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GLOBE EDITORIAL

Richard Clarke's warnings

RICHARD CLARKE, a former counterterrorism chief in President Bush's National Security Council, is playing an important therapeutic role by criticizing the president for failing to grasp the threat from Al Qaeda before and immediately after Sept. 11, 2001. Clarke and the bipartisan National Commission on Terrorist Attacks that will hear his testimony today are obliging policy makers to account for what they did or did not do to protect the country against terrorism.

 

The claim from Bush and his backers that Clarke timed the publication of his book and his appearance Sunday on "60 Minutes" for maximum political effect is beside the point. The ultimate virtue of America's presidential campaigns is to create a quadrennial forum for questioning and criticizing those who govern. Political campaigns, conducted properly, keep the politicians accountable.

The core of Clarke's criticism is that Bush and his national security team refused to heed repeated warnings in the summer of 2001 that Al Qaeda was preparing a megaterrorist operation. Clarke told "60 Minutes" that the director of central intelligence, George Tenet, was "saying to the president -- because he briefed him every morning -- a major Al Qaeda attack is going to happen against the United States somewhere in the world in the weeks and months ahead. He said that in June, July, August" of 2001.

Bush refused to mobilize his administration against the threat, Clarke charged. And after the Sept. 11 atrocity, Bush and Defense Secretary Donald Rumsfeld appeared determined to connect Saddam Hussein to the attack despite CIA and FBI assessments that there was no evidence tying the Iraqi despot to Sept. 11.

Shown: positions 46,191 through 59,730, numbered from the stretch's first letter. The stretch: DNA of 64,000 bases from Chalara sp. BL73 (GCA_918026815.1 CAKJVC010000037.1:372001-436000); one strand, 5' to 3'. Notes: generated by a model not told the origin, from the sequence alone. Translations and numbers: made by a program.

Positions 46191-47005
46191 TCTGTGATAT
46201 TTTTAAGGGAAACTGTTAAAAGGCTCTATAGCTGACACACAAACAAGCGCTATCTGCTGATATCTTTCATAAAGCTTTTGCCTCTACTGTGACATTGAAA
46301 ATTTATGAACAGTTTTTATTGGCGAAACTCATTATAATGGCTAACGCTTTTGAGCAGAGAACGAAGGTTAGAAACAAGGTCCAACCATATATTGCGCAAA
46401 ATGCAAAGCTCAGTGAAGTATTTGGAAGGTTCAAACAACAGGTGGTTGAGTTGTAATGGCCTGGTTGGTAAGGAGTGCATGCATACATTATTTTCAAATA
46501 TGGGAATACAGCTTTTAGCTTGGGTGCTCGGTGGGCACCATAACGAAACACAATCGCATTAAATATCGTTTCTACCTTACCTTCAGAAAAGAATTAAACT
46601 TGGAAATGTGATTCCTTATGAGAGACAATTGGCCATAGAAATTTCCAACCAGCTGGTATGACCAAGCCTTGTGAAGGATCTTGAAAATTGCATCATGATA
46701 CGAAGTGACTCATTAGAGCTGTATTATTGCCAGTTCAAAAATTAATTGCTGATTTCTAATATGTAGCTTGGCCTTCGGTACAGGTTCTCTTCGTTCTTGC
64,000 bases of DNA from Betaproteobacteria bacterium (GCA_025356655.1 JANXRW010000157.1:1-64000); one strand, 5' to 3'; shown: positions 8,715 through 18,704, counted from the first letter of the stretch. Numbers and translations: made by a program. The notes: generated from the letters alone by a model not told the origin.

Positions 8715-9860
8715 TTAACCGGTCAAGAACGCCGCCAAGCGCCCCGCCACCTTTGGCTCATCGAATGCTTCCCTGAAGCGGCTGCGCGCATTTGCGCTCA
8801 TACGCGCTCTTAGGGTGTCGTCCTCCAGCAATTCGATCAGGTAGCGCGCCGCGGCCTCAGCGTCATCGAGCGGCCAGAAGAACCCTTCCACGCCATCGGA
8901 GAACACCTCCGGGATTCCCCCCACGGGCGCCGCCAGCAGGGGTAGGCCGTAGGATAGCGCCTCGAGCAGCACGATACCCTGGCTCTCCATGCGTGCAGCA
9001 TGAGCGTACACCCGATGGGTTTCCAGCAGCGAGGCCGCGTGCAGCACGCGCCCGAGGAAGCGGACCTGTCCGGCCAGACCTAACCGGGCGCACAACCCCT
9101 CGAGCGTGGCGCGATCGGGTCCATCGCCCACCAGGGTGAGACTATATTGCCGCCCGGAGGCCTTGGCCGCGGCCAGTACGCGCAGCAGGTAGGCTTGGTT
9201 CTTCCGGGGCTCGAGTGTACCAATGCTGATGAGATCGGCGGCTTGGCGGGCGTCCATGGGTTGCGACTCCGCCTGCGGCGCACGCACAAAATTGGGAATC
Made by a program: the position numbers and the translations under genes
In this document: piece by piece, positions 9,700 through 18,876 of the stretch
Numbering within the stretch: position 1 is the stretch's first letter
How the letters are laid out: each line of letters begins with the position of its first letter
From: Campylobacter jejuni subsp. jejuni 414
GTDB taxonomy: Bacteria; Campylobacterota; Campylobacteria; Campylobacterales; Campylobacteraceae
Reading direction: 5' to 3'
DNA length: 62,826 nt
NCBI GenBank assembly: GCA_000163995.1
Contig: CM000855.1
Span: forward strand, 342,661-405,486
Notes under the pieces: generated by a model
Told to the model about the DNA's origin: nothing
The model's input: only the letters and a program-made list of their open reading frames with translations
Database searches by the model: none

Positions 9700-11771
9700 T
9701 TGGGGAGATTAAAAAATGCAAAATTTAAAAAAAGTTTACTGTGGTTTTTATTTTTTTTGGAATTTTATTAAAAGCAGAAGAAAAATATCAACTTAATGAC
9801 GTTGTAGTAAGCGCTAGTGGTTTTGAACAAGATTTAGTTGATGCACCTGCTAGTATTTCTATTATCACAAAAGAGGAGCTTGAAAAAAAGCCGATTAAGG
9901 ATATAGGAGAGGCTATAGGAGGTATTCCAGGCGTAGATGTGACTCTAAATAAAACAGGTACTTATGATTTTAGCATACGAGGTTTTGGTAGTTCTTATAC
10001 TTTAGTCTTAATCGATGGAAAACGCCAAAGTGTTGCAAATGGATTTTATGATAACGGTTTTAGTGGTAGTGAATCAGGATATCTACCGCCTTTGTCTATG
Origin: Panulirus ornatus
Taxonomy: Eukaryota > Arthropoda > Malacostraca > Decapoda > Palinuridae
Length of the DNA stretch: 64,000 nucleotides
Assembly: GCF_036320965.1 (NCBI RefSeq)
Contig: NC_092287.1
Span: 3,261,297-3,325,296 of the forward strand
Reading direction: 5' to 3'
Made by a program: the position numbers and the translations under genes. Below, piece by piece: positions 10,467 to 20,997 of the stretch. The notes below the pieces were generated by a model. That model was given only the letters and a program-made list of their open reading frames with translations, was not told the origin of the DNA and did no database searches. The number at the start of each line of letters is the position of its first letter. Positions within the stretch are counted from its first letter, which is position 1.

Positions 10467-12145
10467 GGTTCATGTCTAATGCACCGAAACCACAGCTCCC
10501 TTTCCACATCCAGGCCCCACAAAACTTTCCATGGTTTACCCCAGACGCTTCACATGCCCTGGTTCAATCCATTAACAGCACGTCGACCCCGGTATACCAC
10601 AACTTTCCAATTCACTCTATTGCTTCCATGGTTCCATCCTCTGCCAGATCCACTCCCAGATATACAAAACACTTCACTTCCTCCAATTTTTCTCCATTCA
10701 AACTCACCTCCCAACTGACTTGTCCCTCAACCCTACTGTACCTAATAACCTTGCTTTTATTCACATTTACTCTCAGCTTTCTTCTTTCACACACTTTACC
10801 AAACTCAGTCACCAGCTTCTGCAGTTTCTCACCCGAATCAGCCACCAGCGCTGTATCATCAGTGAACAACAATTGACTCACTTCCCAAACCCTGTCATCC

Clarke's disclosures are a healthy antidote to the malady of an imperial presidency. And because Clarke's account tallies with that of former Treasury secretary Paul O'Neill and some of the terrorism commission's preliminary findings, Bush owes the public an explanation that can be weighed and judged by voters on Election Day.

The explanation Bush proffered yesterday -- "had my administration had any information that terrorists were going to attack New York City on Sept. 11, we would have acted" -- was more a red herring than an explanation. There is rarely such a precise warning. But if Bush had heeded the early warnings he did receive, he might have known more about the terrorists' plans and might have been able to thwart them.

By casting light on the errors of omission and commission committed by both the Clinton and Bush administrations, the terrorism commission is rising above narrow partisan politics. But the truly important conclusions will have to be drawn in the political arena, by voters deciding about an incumbent's competence to protect the country.

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